Dennis DesRosiers, president of DesRosiers Automotive Consultants and a Canadian, is in a unique position to see the American problem and call it what it is. He writes today about the Toyota PR debacle.
Toyota Motor Corporation is certainly responsible for its marketing and public relations disaster involving the recall of millions of vehicles world-wide for a variety of real or imagined failures.
- Denied that problems existed
- Hidden data that some models had an acceleration/braking problem
- Bragged internally that it was avoiding the scrutiny of the governmental authorities
- Been slow to acknowledge there was difficulty when it was clear that some existed
- Tried to trivialize the problems
However, Toyota has plenty of bureaucratic, legal, and public perception/attitudinal complications creating this public relations perfect storm that are largely beyond their making or control.
Here are the realities in Toyota's environment DesRosiers so clearly points out:
The U.S. is a legal-driven society and the lawyers see very deep pockets in Toyota and these OEMs.
Government in the U.S. is badly broken. This is a problem because politicians are elected to do something. Why not beat up on an OEM? With Toyota, all the right buttons are there: safety, Japanese, the appearance of backroom deals, etc.
Society is entangled in a growing net of government regulations. Regulations are extremely expensive for the auto sector, so all OEMs play a cat-and-mouse game: hiring brigades of lobbyists, finding and exploiting cracks in the system, etc.
Most people are unaware there are literally thousands of vehicle complaints filed with regulators each year. The vast percentage can't be replicated, leaving open the question of whether there was a problem with car or driver.
Consumers won't compromise on their desire to own the vehicles of their dreams at ever lower cost. A critical part of Toyota's low-cost success lay in moving to common components across its product range. Common components means that when trouble occurs, it affects millions of vehicles across many platforms.
No vehicle is bulletproof. Virtually all OEMs are guilty of over-promising and under-delivering, and when consumers realize this, many seek revenge seeing this as an opportunity to right all wrongs.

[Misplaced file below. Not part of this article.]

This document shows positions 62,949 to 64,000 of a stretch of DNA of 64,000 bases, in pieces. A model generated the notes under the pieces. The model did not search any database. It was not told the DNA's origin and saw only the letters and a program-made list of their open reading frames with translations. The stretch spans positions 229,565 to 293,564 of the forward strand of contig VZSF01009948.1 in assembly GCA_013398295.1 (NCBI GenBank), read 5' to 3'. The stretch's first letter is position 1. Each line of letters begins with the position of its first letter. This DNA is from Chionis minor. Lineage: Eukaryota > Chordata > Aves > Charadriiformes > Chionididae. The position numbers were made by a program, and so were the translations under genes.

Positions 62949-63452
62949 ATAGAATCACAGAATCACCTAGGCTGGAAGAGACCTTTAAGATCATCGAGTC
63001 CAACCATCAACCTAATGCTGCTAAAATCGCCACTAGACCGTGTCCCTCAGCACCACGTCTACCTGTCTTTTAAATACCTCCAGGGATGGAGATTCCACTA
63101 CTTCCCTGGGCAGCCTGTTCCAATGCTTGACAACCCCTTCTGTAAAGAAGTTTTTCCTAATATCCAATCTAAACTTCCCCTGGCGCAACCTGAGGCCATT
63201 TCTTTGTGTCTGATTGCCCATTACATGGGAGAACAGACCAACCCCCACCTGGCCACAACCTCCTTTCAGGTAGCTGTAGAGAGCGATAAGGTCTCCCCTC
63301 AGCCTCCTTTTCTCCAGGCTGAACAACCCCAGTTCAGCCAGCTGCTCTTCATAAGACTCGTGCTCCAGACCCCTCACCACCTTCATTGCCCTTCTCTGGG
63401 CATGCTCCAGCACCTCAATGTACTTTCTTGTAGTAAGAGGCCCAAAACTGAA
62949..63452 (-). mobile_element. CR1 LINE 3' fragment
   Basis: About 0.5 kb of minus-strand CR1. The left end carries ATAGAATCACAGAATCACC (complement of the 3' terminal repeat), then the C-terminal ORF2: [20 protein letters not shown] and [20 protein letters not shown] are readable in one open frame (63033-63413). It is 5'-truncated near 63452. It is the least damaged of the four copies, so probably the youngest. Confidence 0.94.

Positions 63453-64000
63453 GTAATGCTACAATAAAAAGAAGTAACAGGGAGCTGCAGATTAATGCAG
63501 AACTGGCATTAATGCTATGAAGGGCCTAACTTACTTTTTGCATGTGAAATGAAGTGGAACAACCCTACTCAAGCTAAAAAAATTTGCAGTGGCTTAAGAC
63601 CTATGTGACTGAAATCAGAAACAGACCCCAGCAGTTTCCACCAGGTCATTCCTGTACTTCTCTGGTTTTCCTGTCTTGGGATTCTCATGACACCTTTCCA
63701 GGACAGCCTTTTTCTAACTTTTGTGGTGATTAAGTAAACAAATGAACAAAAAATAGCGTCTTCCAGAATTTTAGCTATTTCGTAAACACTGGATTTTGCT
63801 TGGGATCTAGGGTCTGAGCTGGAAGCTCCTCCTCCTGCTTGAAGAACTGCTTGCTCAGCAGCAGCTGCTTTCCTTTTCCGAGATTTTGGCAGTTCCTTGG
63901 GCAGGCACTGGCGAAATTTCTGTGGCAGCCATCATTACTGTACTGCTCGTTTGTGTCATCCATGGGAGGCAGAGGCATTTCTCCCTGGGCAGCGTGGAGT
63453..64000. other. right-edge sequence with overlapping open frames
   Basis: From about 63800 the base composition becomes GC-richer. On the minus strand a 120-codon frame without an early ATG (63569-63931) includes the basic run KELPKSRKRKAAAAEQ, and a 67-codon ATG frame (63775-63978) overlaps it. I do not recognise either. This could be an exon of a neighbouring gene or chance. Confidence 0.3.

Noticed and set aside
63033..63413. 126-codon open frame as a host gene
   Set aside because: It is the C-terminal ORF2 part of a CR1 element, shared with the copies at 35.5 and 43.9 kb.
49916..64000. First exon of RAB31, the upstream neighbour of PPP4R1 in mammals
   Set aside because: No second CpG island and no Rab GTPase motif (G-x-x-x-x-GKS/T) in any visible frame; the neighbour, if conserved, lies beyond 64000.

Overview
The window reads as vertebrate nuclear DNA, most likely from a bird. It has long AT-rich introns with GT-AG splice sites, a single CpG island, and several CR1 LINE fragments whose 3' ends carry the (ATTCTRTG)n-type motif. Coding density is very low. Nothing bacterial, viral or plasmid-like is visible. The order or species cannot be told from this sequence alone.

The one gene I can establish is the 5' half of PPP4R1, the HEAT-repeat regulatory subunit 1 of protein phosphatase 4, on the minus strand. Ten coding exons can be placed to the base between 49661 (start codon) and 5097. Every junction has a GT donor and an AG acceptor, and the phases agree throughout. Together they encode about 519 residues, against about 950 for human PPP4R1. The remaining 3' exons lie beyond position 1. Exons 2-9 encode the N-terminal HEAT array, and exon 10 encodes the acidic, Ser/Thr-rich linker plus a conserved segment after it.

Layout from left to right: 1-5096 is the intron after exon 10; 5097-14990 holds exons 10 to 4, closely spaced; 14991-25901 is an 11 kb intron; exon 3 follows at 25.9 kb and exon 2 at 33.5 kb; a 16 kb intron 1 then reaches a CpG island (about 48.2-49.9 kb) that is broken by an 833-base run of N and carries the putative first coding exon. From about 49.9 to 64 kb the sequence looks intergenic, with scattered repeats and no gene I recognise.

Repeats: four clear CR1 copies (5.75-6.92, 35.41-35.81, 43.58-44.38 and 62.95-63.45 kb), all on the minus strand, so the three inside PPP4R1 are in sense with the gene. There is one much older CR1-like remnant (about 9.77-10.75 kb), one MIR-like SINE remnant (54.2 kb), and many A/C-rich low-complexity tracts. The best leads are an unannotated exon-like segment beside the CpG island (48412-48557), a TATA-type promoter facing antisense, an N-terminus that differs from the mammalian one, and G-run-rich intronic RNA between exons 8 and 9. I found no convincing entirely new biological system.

The American economy is still in a shambles, so the natural tendency is to go protectionist: blame someone else, close the borders, look inward. Toyota is caught in this isolationist sentiment.
The No. 1 player is always a target. For generations, it was GM; today, it is Toyota, joining McDonald's, Wal-Mart and the New York Yankees among highly successful enterprises that many Americans love to hate.
There is a lot of pent-up hate toward foreign nameplates. Toyota and other offshore OEMs have caused a lot of pain in North America, where 1.3 million unionized auto workers and about a million car dealer employees have lost their livelihoods as overseas makers beat up on the Detroit Three.
The unions: They have huge equity positions in GM and Chrysler, and all of Ford is unionized. These companies could benefit from Toyota's woes. Unions are likely rabble-rousing behind the scenes.
The vast majority of road crash deaths are caused by driver error, but that point is lost in the media. It's human nature to want to blame the machine. Death is dramatic and the media always seem to spotlight the one in 1,000 situations where the vehicle was the problem.
Washington is a part owner of two of Toyota's biggest competitors, GM and Chrysler, so the politicians have skin in the game and are inherently biased. Many who talk to me believe this feeding frenzy is politically motivated, a suspicion that's hard to dispute. Toyota execs have not used this as an excuse and have said publicly they do not believe this is the case. This is not to let the OEM's off the hook, but it will be interesting to see if there are hearings in Washington on the current GM recall.
In its recovery from this marketing disaster, Toyota must carefully calculate and understand the reality of these things so it can effectively map its strategy for brand recovery. Learn more about the rest of the story here in DesRosiers' article.